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Mine drainage cleanup in Western Pa. an expensive, slow process

Active vs. passive treatment

Two Western Pennsylvania projects illustrate different approaches to treating acid or alkaline mine drainage.

A donation of 30 acres by the Latrobe Foundation and a $500,000 Growing Greener grant from the state allowed the Loyalhanna Watershed Association to build the Upper Latrobe AMD Treatment System, which uses three ponds and a constructed wetland to passively treat 500 gallons per minute of alkaline mine drainage.

The advantage of passive treatment systems is that they are relatively inexpensive to build and require little maintenance.

Rosebud Mining Co. is taking another approach: A $15 million active treatment system that will handle a 3,000 gallon-per-minute acid mine drainage flow in St. Michael, Cambria County. Active systems rely on aeration units and chemical treatments. The Kittanning-based company plans to draw down water in an adjacent mine so it can extract coal in it during the next 40 years.

The company estimates the project will remove about 40 percent of the acid mine drainage polluting the Little Conemaugh River.

— Brian Bowling

Saturday, Jan. 19, 2013, 9:00 p.m.

In the half-mile that Millers Run flows around the Original Farmers Night Market on Parks Road in South Fayette, it changes from a clear stream with trout to an orange stream with virtually no life.

“Millers Run from here on down is pretty much gone, and the sludge is pretty deep,” said Steve Frank, president of the South Fayette Conservation Group, an all-volunteer nonprofit that has worked to restore the stream since 2002.

The main culprit in the stream's toxicity is the Gladden Discharge, a borehole that dumps more than 900 gallons of iron-laden water into Millers Run every minute.

A relic of unregulated coal mining, the Gladden Discharge, named for the community near it, is just one of hundreds — possibly thousands — of acid and alkaline mine discharges that pollute more than 5,500 miles of streams in Pennsylvania.

That figure equals about 1 mile out of every 15 miles of stream in the state, according to the state Department of Environmental Protection.

Since Congress passed the Surface Mining Control and Reclamation Act of 1977, state and nonprofit groups have restored about 2,195 miles of streams polluted by mine drainage, DEP spokesman Kevin Sunday said.

Consequently, mine drainage has gone from being the largest source of stream pollution to the second largest, behind agriculture, in the past 35 years, state data on streams show.

But eliminating it isn't yet on the horizon.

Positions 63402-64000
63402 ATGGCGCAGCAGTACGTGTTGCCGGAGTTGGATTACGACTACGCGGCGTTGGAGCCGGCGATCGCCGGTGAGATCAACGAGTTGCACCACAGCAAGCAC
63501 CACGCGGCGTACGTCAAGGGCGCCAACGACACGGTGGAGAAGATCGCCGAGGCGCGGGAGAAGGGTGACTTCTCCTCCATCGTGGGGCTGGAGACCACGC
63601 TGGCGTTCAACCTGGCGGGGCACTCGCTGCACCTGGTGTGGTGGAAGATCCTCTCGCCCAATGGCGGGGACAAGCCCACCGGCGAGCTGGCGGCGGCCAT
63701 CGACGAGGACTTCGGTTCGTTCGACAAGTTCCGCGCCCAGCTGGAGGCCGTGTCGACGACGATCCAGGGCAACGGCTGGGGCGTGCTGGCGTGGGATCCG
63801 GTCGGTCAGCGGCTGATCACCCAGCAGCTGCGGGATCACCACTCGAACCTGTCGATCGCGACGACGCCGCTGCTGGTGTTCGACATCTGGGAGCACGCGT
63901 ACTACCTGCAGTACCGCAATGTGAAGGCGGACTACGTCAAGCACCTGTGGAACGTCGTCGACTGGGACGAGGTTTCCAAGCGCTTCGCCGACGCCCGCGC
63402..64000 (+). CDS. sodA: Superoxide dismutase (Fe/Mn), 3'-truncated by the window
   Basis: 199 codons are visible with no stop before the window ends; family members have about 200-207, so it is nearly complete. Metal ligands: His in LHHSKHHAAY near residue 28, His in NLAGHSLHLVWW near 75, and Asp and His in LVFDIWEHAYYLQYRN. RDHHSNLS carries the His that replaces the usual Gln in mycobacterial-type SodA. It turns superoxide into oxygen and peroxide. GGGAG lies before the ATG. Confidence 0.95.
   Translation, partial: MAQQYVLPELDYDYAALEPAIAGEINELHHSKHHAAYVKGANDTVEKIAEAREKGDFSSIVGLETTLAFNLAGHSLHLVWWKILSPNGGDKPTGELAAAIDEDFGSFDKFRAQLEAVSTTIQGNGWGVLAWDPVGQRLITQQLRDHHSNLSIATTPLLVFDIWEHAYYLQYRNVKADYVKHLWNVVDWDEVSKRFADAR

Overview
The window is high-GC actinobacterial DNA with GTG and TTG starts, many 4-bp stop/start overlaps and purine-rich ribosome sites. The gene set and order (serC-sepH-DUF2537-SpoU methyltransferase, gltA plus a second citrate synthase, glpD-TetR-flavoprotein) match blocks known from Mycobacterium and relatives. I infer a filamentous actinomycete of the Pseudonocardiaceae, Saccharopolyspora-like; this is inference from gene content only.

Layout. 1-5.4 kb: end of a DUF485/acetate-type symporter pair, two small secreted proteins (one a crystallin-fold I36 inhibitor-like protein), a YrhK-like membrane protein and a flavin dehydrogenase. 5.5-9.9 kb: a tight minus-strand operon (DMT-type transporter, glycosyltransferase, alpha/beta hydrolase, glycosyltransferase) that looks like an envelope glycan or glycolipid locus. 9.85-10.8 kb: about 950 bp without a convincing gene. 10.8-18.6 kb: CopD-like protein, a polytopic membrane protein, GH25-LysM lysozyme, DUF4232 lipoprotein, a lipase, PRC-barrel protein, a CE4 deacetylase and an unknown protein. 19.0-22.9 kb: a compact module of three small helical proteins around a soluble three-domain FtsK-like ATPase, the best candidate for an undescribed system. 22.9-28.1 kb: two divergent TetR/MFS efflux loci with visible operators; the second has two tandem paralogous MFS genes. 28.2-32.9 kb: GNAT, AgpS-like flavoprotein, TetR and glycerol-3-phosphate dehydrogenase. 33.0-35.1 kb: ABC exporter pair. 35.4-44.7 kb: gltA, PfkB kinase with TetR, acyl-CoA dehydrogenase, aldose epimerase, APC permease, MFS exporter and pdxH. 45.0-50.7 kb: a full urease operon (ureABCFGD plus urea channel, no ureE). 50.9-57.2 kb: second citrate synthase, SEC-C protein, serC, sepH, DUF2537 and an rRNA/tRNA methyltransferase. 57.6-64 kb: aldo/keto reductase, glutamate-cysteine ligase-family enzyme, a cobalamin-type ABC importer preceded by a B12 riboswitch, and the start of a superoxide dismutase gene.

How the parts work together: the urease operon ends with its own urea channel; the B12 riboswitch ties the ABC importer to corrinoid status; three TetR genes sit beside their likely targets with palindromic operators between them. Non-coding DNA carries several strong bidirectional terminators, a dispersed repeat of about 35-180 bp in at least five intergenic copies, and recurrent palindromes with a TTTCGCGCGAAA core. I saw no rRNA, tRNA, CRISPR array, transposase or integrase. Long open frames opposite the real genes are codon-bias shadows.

“It's going to take a considerable amount of work, probably decades,” Sunday said.

The price tag is somewhere around $1 billion, according to DEP estimates.

The federal government provides much of the money available for mine drainage projects through a tax on coal production. In Pennsylvania, the other main source of funding has been Growing Greener grants, Sunday said.

The damage comes from underground pyrites around the coal seams that, when exposed to air and water, form iron oxides and usually acidic, but sometimes alkaline, water that pools in the mine until it finds a way to the surface.

“Basically, you have a lifeless stream, coated in iron and more acidic than vinegar,” said Andy McAllister, regional coordinator of the Greensburg-based Western Pennsylvania Coalition for Abandoned Mine Reclamation.

Little by little, the government and private mine reclamation projects are correcting that, he said.

Passive treatment systems use features like settling ponds and limestone beds to remove iron and neutralize acid. Active systems use aeration units and chemical treatments.

“You're seeing streams come back, especially in the past 10 to 15 years,” McAllister said.

Susan Huba, executive director of the Loyalhanna Watershed Association in Ligonier, said her group has taken care of mine drainage problems polluting the 2,500 miles of streams in the watershed, but the remaining few are unfixable.

The water pouring out of a mine portal behind the Crabtree Volunteer Fire Department in Salem, for example, won't yield to passive treatment because there's not enough available land.

“We would need about 40 acres of property to treat it passively,” she said.

While her group probably could get grants to build a $1.5 million active treatment system, it doesn't have the $50,000 a year needed to operate it, she said.

The South Fayette Conservation Group is taking a two-pronged approach to fix the Gladden Discharge, Frank said.

The first step is to stop water draining from Fishing Run into the Maud Mine off Route 50. The water then goes through the Pittsburgh Coal Co. Montour No. 2 mine before draining into the Gladden Discharge.

To stop the flow, Fishing Run's stream bed would be lined with concrete.

“Basically, if we keep the water on the surface, it will reduce the discharge,” he said.

The second prong is to pump water from the mine pool to an active treatment system the group plans to build behind the farmers market.

If successful, the Gladden Discharge would stop emitting water, and Millers Run would run clean down to Chartiers Creek, he said.

“It would open it up for recreation,” Frank said.

Brian Bowling is a staff writer for Trib Total Media. He can be reached at 412-325-4301 or




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